As all the above possible origins have failed to explain the large H-induced S in MnGe, some scattering processes are likely to make a major contribution, producing a large value of the second term in Mott formula \(- \frac{{\pi ^2k_{\mathrm{B}}^2T}}{{3e}}\frac{{\partial \ln \tau \left( \varepsilon \right)}}{{\partial \varepsilon }}\). In other words, the carriers should acquire the large entropy by getting scattered. With increasing H, such H-enhanced scattering of carriers manifests itself in a large positive MR around the H-induced HL–FM topological transition, as observed in a previous study15 and reproduced for the present sample in Fig. 3f. Note that enhanced spin fluctuations accompanied by those of the emergent magnetic field around the topological phase transition, are evidenced also by the result of specific heat (Fig. 3d). The characteristic H-dependence of MR in MnGe (Fig. 3f) shows a broad peak structure around Hc at every temperature below TN. This positive MR is also unconventional since external magnetic fields basically suppress spin-dependent scattering, which leads to the monotonously decreasing negative MR as observed in MnSi (Fig. 3e) and other related B20-type compounds24. The anticipated strong energy dependence of τ may also be rooted in such a H-dependent enhancement of the fluctuating emergent magnetic field.

Magneto-resistivity and thermopower at the low-temperature and high-field regime

The positive MR due to the fluctuations of emergent field only gradually falls down and still remains well above Hc as shown in Fig. 3f. This implies that there may exist robust or pinned excitations of spin states with non-coplanar spin arrangements like hedgehogs even in the FM phase, causing large magnetic fluctuations as a source of the non-diminishing behavior of S. To corroborate this interpretation, we performed high-magnetic-field measurements on MR (up to 33 T) and S (up to 24 T) at low temperatures (below 10 K), where such magnetic fluctuations is anticipated to be sufficiently suppressed. Figure 4a–d shows the results for MR and M. As the resistivity is generally expressed as \(\left[ {W \cdot \tau } \right]\)−1 with W being Drude weight, the MR can be decomposed to the field-induced respective changes of W and τ. The MR due to the field-change of W is well known for the double-exchange system (e.g., colossal magnetoresistance manganites25) and can be well scaled with the magnetization M, as confirmed also for the present case of MnGe15. Here, with use of the corresponding magnetization data, we estimate the conventional negative MR due to the field-increase of W, as shown with black lines in Fig. 4a–d. Then, we can deduce the effect of magnetic fluctuations on MR, i.e., the field-induced change of τ−1, as the deviation from the conventional negative MR15. The estimated deviations, which correspond to the color-shaded regions of Fig. 4a–d, are displayed in Fig. 4e–h. They clearly show the residual magnetic fluctuations to scatter the conduction electrons in the FM state, which appear to be steeply enhanced with increasing temperature across T = 10 K. As for S in the high-field regime, we found a strong correlation with the observed MR. A decreasing behavior of S with the field is clearly identified across the HL to FM transition (shown in dashed lines) for T = 2 K and 5 K (Fig. 4i, j) along with the strong suppression of magnetic fluctuations as evidenced by the MR measurement (Fig. 4e, f). When the temperature is elevated, by contrast, the non-decreasing behavior of S (Fig. 4j–l) takes over, due to the finite magnetic fluctuations surviving in the FM phase (Fig. 4f–h). Even a larger magnetic field (more than 24 T) seems to be required to fully suppress the enlarged magnetic fluctuations above 5 K. Here we note that the enhancement of S does not measure the variation of scattering rate τ−1 itself but its energy dependence \(S \propto \partial {\mathrm{ln}}\tau /\partial \varepsilon\) as described by Mott’s formula. Hence, the enhancement of S can happen in principle as long as there exist any finite magnetic fluctuations (Fig. 4f–h) affecting τ, although the quantitative connection between τ and \(\partial \tau /\partial \varepsilon\) is difficult to verify at the moment.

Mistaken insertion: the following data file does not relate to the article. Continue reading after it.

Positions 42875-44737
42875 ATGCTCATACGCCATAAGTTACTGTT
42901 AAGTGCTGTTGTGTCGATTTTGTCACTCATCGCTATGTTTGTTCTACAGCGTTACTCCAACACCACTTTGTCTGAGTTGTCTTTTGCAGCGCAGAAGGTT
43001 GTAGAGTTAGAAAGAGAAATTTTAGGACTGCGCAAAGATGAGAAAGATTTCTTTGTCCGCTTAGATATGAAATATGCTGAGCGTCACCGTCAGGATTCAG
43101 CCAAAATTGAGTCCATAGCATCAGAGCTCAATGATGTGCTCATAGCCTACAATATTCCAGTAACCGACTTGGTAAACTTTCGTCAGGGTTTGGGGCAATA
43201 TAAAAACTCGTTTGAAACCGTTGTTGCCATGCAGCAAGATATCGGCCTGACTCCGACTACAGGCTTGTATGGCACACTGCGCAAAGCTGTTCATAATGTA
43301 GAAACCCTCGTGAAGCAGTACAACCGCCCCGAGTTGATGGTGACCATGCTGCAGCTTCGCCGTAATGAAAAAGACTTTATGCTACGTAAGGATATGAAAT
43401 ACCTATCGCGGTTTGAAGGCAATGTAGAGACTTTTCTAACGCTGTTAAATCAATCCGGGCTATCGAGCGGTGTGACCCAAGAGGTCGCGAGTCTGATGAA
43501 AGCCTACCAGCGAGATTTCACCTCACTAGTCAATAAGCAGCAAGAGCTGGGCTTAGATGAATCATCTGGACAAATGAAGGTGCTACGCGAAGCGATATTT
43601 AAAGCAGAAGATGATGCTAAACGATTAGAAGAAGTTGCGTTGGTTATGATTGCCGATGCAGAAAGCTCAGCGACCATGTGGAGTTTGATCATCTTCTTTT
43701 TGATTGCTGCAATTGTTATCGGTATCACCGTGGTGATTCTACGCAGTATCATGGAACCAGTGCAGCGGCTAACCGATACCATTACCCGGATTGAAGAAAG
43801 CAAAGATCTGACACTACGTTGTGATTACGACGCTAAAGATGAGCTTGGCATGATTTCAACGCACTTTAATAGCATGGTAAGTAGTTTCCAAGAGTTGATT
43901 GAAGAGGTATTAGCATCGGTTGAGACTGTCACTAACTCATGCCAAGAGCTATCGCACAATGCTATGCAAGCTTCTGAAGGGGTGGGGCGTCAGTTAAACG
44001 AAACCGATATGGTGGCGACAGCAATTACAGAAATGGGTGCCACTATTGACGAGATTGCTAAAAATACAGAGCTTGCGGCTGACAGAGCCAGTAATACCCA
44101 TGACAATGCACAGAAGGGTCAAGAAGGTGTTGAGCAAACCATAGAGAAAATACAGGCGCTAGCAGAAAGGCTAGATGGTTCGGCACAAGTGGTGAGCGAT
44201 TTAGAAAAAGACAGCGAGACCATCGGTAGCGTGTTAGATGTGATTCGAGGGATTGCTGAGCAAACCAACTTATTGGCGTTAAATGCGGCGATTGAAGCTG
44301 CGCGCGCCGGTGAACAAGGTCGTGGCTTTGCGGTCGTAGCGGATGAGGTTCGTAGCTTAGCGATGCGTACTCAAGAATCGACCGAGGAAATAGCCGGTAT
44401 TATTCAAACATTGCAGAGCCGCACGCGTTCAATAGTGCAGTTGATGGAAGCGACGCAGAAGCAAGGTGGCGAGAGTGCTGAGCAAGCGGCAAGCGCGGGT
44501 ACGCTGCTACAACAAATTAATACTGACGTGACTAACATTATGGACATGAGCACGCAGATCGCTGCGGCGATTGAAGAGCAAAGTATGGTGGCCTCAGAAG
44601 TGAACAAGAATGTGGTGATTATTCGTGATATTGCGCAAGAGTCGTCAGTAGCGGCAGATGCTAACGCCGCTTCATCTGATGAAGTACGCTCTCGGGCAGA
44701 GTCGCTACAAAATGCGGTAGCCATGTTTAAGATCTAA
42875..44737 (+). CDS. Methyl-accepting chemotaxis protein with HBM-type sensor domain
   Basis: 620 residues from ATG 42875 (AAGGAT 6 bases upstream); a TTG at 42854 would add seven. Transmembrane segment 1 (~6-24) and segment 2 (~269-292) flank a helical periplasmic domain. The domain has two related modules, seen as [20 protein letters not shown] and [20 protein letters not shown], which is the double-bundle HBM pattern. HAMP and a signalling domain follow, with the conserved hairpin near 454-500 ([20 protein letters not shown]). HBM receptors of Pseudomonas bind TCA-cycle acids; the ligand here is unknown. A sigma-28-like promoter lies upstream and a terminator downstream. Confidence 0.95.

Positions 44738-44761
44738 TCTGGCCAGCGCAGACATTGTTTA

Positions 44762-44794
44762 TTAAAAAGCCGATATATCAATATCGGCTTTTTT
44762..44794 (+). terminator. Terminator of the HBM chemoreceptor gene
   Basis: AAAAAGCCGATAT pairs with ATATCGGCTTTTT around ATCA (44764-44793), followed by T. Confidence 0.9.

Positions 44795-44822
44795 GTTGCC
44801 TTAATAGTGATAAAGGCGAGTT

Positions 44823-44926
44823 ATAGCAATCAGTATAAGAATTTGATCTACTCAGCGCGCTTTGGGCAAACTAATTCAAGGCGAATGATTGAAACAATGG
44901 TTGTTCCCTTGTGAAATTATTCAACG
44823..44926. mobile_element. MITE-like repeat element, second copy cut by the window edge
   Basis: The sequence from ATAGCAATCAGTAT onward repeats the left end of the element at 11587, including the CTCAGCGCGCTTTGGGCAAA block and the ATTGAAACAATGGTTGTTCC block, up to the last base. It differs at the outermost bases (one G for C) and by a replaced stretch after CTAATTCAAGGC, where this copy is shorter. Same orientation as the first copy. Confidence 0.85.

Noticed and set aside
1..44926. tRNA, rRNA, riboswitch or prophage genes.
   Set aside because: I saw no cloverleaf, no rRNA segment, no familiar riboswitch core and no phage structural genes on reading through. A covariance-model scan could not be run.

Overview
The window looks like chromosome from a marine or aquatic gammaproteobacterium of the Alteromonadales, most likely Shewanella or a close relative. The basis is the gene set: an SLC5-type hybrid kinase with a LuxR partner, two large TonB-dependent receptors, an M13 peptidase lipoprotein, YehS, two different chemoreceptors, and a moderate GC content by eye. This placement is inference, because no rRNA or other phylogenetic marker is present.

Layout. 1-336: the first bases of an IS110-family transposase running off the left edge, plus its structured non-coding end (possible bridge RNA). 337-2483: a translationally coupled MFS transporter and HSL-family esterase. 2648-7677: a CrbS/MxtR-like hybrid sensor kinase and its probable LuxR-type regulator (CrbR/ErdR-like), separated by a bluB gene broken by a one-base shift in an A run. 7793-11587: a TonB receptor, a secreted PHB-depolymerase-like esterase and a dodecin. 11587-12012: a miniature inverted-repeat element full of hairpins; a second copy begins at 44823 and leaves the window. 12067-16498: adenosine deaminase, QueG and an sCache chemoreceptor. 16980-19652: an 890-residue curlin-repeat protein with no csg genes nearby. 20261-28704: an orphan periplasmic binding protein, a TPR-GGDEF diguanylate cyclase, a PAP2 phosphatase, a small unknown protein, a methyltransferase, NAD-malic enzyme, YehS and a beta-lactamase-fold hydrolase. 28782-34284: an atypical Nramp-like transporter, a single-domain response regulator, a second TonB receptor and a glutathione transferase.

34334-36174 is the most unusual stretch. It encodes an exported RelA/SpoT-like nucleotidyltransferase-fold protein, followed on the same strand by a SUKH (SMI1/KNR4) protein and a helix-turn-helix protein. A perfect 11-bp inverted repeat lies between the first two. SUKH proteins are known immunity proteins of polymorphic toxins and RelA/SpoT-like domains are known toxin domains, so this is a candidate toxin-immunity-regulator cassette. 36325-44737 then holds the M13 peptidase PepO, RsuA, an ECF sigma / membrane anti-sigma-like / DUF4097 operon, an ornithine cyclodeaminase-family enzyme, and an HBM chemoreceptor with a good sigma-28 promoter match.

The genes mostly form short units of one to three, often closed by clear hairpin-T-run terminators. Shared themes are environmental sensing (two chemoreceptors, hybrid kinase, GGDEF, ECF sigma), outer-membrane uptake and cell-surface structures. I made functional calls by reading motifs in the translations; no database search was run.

Fig. 4
figure 4

Magneto-resistivity and thermopower in MnGe at high-magnetic fields. ad Longitudinal magneto-resistivity (MR) measured by pulsed magnet at low temperatures (T = 2, 5, 10, 30 K). Thick-line curves are the results on the same sample by steady-field measurements (PPMS) up to 14 T. Bold black curves are the estimated conventional MR associated with the variations of magnetization shown in the black thin lines. Large noises, in particular for the low-field and low-temperature region, in the pulse-field results are due to the low resistivity of the sample, <10 μΩ cm. eh The estimated positive MR contributions due to the emergent-field fluctuations, which correspond to the color-shaded regions in ad. il Magnetic-field dependence of thermopower at low temperatures measured with a 25 T superconducting magnet (T = 2, 5, 10 K) and PPMS (T = 30 K)

Thermoelectric power factor

We lastly note that S and thermoelectric conversion efficiency [power factor S2/ρ (μW K−2 cm−1)] largely vary in different samples. The maximum power factor obtained in our study reaches as large as S2/ρ = 65 μW K−2 cm−1 at H = 14 T, T = 19 K, although it shows the large sample dependence and is apparently related to the value of residual resistivity or to the background (H = 0) transport lifetime (Supplementary Figures 2 and 3).